The Cymric is a unique and lovable cat breed with much to offer its owners. With its round features, long coat, and tailless appearance, the Cymric is sure to catch your eye and melt your heart. With their friendly, playful, and sociable personalities, they are sure to keep you entertained and happy.
If you already have a Cymric, what do you love most about them? Share your stories and photos with us in the comments below!
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Q: How do I know if a Cymric is tailless or not?
A: You can tell by feeling the base of the spine for any protuberance or movement. A completely tailless Cymric will have a smooth rump, while a Cymric with a stump or a riser will have a small bump or a tail that pops up when touched.
Q: How often should I groom my Cymric?
A: You should groom your Cymric daily to prevent matting and shedding of the long and dense coat. You should also check and clean their ears, trim their nails, and brush their teeth regularly.
Q: What are some common health problems that affect Cymrics?
A: Some common health problems that affect Cymrics are spinal defects, arthritis, urinary tract infections, and dental issues. These can be caused by genetic factors or environmental factors. You should always buy from a reputable breeder who tests their cats for genetic diseases and provides health guarantees. You should also take your Cymric to the vet for regular check-ups and vaccinations and keep them indoors or in a safe enclosure to protect them from accidents, predators, or diseases.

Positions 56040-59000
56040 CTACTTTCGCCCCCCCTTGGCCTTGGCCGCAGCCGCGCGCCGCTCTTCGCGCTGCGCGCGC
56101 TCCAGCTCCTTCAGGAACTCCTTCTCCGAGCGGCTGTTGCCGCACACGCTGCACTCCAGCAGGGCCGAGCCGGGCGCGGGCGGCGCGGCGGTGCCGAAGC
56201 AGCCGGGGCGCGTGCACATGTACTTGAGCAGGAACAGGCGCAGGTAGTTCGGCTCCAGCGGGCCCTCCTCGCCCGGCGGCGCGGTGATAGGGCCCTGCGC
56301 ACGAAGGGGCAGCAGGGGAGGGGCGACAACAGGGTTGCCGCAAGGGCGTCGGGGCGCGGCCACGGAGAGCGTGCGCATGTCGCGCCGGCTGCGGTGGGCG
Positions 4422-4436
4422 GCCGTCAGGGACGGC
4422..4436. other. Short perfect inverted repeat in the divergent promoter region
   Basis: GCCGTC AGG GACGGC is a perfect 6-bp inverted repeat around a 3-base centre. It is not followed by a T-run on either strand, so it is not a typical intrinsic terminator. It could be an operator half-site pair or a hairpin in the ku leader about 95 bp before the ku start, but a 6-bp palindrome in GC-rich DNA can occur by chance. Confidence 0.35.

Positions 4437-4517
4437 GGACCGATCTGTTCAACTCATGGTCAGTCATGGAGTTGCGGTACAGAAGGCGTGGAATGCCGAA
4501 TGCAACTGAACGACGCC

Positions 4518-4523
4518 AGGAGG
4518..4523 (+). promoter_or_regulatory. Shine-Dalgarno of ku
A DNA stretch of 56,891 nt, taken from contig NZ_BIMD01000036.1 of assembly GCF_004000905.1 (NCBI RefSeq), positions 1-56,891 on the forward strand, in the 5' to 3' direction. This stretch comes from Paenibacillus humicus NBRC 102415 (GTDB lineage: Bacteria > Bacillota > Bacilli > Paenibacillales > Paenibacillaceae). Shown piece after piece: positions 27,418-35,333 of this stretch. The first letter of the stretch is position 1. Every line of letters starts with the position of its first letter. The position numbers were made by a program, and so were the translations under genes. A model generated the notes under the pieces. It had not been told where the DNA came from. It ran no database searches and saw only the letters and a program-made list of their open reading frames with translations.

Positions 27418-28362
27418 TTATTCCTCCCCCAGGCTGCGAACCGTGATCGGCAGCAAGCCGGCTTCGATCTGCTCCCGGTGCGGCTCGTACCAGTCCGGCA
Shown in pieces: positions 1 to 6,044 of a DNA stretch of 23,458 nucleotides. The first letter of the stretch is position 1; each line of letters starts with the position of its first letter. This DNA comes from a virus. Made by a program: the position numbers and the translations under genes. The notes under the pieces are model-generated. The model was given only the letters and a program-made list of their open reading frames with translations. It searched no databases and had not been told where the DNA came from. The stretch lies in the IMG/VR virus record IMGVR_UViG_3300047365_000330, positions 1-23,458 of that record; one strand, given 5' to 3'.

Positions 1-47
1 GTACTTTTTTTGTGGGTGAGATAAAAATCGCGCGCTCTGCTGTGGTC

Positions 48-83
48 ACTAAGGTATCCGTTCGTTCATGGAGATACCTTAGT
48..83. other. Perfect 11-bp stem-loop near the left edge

Q: What are some good toys or activities for Cymrics?
A: Cymrics are intelligent and playful cats who enjoy interactive toys and games that challenge their minds and bodies. You can provide them with puzzle toys, teaser toys, catnip toys, scratching posts, tunnels, and cat trees. You can also teach them tricks, play fetch, or hide treats around the house for them to find.
Q: How do Cymrics get along with other pets and children?
A: Cymrics are friendly and sociable cats who get along well with other pets and children. They are gentle and nonaggressive and can adapt to different situations and personalities. However, you should always supervise their interactions with other animals and kids and introduce them gradually and carefully. You should also respect their boundaries and preferences and provide them with a safe and quiet place to retreat if they need some space.